Quantcast
‘No Need to be Trendy’: Paul’s ART STUFF ON A TRAIN #187 - FAD Magazine

FAD Magazine

FAD Magazine covers contemporary art- News, Exhibitions, Interviews and cool art stuff reported on from London

‘No Need to be Trendy’: Paul’s ART STUFF ON A TRAIN #187

WAT_270916 001
Juliette Losq: ‘Lethe’, 2016 – Watercolour & ink on paper, 100 x 174 cm

Not every interesting show is at a ‘hot’ gallery. The current shows at Waterhouse & Dodd, better known for their secondary market activity, and Long & Ryle, who have a somewhat conservative roster, are cases in point. The former has Juliette Losq’s technically impressive watercolours (‘Terra Infirma’ to 12 Nov). Losq finds a modern space for the picturesque in London’s zones of marginal nature, somewhere between the romantic sublime and its modern corruption. The latter is often represented by graffiti made painterly, though in the most radical piece it’s the patterns of pylons which appear on the side of a cabinet rendered function-free by plywood paintings cascading like tongued vegetation from the drawers. 

At Long & Ryle David Wightman’s apparent subject (‘Empire’ to 11 Nov) is imagined mountains by lakes, which he collages out of shapes cut from textured wallpaper. The textures, which Wightman paints over in acrylic, can be read as geological strata or rippling waves. Are the paintings bland substitutes for the wallpaper they incorporate? Wightman sets up the possibility in order to refute it: his colours are intrusively improbable as decorative schemes and more suggestive of pollution than of nature. Celestine iv sets an ice cream mountain against a sulphurous pool and an ink-dense sky. Joseph Albers and Michael Craig Martin come to mind as we see how the same landscape template can be varied by changing both colour and textured pattern. It turns out that the paintings are, primarily, abstractly-motivated experiments with a language.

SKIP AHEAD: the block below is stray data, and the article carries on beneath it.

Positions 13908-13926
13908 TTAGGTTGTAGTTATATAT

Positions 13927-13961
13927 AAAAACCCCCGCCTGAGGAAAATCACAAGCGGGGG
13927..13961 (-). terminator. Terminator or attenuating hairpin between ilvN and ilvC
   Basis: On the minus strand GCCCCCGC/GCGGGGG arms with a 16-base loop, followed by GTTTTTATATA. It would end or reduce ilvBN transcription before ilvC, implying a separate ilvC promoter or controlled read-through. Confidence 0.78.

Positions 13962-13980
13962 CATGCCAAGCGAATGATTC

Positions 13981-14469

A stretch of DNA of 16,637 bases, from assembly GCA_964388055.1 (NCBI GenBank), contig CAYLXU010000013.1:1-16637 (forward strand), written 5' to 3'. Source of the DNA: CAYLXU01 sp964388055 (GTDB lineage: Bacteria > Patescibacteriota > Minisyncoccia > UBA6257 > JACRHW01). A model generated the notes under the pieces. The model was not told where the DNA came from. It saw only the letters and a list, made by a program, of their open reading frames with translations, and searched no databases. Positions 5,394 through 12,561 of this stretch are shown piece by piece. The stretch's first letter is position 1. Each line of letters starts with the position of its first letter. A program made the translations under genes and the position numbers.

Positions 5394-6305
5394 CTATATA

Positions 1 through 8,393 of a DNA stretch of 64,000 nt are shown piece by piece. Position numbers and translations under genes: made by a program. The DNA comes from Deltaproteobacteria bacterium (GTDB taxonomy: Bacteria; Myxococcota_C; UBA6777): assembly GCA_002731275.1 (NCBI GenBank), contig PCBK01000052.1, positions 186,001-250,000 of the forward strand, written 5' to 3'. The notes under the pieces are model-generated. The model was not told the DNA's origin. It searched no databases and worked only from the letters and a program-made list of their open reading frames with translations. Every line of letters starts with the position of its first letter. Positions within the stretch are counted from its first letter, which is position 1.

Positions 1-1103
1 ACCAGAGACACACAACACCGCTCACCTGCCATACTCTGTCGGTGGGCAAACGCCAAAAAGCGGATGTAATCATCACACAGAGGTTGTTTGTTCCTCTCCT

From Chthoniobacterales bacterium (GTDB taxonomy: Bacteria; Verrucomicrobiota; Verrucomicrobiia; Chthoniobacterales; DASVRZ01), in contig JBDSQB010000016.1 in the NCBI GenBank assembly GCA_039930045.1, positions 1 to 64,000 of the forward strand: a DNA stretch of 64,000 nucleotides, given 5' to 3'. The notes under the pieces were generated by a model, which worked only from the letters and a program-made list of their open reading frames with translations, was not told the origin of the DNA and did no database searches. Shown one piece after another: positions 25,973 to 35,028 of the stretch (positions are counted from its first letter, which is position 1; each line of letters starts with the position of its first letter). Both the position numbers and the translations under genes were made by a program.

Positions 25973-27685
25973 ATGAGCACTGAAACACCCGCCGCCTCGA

david_wightman_celestine_4

David Wightman: ‘Celestine iv’, 2016 – acrylic and collaged wallpaper on canvas, 70 x 105 cm

Most days art Critic Paul Carey-Kent spends hours on the train, traveling between his home in Southampton and his day job in London. Could he, we asked, jot down whatever came into his head?

Categories

Tags

Related Posts

Paintings on the Radio

It may not sound logical, but not only are there many interesting podcasts that talk to artists, but radio can […]

On with the Not-So New

It’s not entirely out with the old in the gallery world. Here’s a choice of ten free-to-visit London shows which […]

Art of Glass

The old distinctions between ‘art’ and ‘craft’ have reduced sufficiently in recent years that ceramics and textiles can now be […]

Trending Articles

Submit Your Work

Submit your work to be featured on FAD